In the “Manners and Misdemeanors” section of the June Town & Country Dwight Garner bemoans the woeful lack of manners in restaurants as demonstrated by boorish diners and presumptuous servers. At the conclusion of the article Garner recommends parents teach their children well by giving them a copy of Tiffany’s Table Manners for Teenagers.
Unseemly behavior at the table is nothing new nor is it restricted to the United States. For instance, in the May 2012 Travel + Leisure the feature article “The Traveler’s Guide to Tea” was highlighted by a section titled “Global Tea Etiquette” which described six local rules tourists should observe such as tasting the beverage in Japan before adding milk and sugar, placing the spoon in the same direction as the handle while in England, not talking prices in Moroccan shops while the glasses are empty, and expressing thanks in China by tapping the index and middle fingers on the table.
Worthy advice, but it only covers one beverage in a few selected locales. What about the other mannerly miscues that those on the go need to know when out and about?
While attending a fish boil held in Wisconsin’s Door County, it is considered gauche to bring along a fryer in order to turn the boiled potatoes and whitefish into fish and chips.
In Scotland one is expected to taste the porridge immediately after being served, regardless of whether it is icy cold or scalding hot, and proclaim, whether through frozen or burnt lips, “Just r-r-r-right.”
At Tony Orlando’s favorite restaurant in his native Manhattan, knock three times on the table to get service and twice on the waiter’s windpipe when ready to order.
Guests at any B&B in the Manhattan located in the Sunflower State are expected to greet the arrival of their breakfast flakes with a chorus of “I’m as corny as Kansas in August.”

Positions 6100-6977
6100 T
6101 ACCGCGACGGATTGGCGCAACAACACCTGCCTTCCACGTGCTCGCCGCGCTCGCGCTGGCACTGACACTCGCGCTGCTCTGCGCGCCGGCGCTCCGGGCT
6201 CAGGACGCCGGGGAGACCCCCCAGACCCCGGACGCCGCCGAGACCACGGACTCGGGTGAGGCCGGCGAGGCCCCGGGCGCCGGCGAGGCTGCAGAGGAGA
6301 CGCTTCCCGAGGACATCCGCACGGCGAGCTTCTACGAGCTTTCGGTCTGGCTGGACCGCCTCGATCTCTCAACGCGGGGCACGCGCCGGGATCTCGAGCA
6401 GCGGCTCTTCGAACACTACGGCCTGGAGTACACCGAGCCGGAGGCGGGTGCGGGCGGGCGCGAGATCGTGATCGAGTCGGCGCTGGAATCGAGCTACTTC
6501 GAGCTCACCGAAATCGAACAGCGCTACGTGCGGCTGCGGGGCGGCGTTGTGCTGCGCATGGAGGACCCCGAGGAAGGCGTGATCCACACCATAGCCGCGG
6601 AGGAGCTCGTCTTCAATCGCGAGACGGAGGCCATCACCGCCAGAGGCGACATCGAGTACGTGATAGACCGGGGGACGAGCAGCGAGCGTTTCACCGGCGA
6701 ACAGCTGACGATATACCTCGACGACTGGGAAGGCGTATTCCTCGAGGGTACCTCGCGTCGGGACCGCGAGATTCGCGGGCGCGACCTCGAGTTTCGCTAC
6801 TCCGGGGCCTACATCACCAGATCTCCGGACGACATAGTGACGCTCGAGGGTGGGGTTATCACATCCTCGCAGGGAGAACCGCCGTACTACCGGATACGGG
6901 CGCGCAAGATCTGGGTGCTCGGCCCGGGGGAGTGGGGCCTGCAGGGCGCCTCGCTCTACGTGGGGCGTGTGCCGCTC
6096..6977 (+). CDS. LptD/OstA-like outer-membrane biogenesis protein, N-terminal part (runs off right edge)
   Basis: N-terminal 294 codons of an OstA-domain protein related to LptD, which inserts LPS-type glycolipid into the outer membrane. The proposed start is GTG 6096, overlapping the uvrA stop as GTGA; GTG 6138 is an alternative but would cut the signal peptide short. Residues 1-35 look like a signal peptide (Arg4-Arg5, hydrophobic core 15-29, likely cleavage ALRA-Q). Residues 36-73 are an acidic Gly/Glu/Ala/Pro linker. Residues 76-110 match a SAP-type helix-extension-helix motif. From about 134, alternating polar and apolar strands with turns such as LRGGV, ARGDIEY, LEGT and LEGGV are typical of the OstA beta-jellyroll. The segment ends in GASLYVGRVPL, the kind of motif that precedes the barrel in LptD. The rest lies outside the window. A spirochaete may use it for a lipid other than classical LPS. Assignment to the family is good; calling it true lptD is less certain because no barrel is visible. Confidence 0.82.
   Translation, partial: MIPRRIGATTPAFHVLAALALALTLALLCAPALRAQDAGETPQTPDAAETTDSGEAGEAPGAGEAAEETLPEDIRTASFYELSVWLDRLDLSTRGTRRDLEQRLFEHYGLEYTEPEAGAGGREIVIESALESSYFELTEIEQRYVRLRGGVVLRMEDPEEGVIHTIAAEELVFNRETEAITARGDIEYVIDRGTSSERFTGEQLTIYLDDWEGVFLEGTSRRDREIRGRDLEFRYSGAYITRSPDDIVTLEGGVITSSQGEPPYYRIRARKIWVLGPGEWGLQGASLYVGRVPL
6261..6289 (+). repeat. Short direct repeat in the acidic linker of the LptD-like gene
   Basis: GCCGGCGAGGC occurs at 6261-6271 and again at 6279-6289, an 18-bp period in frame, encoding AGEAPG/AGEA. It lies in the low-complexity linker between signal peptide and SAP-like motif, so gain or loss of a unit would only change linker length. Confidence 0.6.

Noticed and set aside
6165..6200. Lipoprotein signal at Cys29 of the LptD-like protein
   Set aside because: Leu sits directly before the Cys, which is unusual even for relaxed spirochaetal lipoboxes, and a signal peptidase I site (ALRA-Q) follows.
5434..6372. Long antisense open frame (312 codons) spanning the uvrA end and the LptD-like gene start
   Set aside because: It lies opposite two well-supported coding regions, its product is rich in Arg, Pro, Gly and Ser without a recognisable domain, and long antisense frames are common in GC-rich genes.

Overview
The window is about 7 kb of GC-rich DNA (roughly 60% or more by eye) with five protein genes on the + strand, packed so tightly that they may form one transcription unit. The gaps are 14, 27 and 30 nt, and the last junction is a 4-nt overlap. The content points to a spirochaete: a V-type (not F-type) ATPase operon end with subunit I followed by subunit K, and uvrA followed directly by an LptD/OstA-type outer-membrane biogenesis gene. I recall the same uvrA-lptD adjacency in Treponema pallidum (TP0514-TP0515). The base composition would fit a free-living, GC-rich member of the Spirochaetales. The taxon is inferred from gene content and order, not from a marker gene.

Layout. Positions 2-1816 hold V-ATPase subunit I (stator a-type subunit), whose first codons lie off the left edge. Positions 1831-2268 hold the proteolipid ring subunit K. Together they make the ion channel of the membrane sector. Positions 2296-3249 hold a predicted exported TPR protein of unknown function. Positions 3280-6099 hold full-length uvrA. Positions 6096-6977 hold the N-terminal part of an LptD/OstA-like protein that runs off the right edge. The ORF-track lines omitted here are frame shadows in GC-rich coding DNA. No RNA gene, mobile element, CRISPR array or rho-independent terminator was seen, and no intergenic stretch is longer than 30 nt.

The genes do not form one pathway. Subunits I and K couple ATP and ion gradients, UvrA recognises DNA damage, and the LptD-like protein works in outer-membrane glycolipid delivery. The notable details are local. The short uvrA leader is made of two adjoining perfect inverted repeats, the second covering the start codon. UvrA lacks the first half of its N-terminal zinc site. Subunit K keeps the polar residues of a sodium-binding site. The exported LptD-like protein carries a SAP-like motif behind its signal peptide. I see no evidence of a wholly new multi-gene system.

Youngsters of all ages who dine at the Nab-a-Bite in Hanover, New Jersey receive acclaim and not disdain when they pull apart the sandwich cookies served as dessert and either lick or scrape off the filling with their teeth.
It is considered impolite for guests at the Very Sleepy Hollow Inn near Washington Irving’s resting place to refuse the copious amount of Ovaltine served with every meal. Under no circumstances should anyone ask for a wake-up call at the front desk; only “let me snore till noon” requests are honored.
In Honduras smokers do not bite off the end of a cigar when talking prices with a tobacconist. Instead, they are to roll it about with the tongue, savoring its flavor, before pouring out these words out the side of the mouth a la W.C. Fields, “Yes, Yes. Fit for man or beast.”
Caviar in Turkmenistan is to be eaten on toast or crackers provided by wait staff, not spread on granola bars removed from back packs.
In Latvia one should never ask the chef if the pig that produced the pulled pork sandwich is still pulling back in the kitchen.
While on the island of Nihoa on the Tropic of Cancer, it is considered impolite to ask for “the same hot tripe that Henry Miller dished out.”
While ordering eggs in Cameroon, one should place the fork with the tines to the left to indicate sunny side up, to the right for over easy, toward the diner for scrambled, and facing the cocktail glass for shaken, not stirred.
While it is not considered offensive to poke through a stir fry in Thailand, one should not imply that the snap in the snap peas is inferior to that of one’s bubble gum.
The best advice to give to any traveler is to use common sense when eating or drinking in public. Apples and celery are to be eaten without loud crunching, pits in cherries can be removed discretely from the mouth, and corn on the cob can be chewed moderately without the head moving ravenously back and forth like a metronome. And, as always, the “when in Rome” adage applies because a safe course is to act as the natives do. Incidentally, when in Rome, asking for peanut butter and jelly to slather on your lasagna is considered a solecism devoutly to be avoided.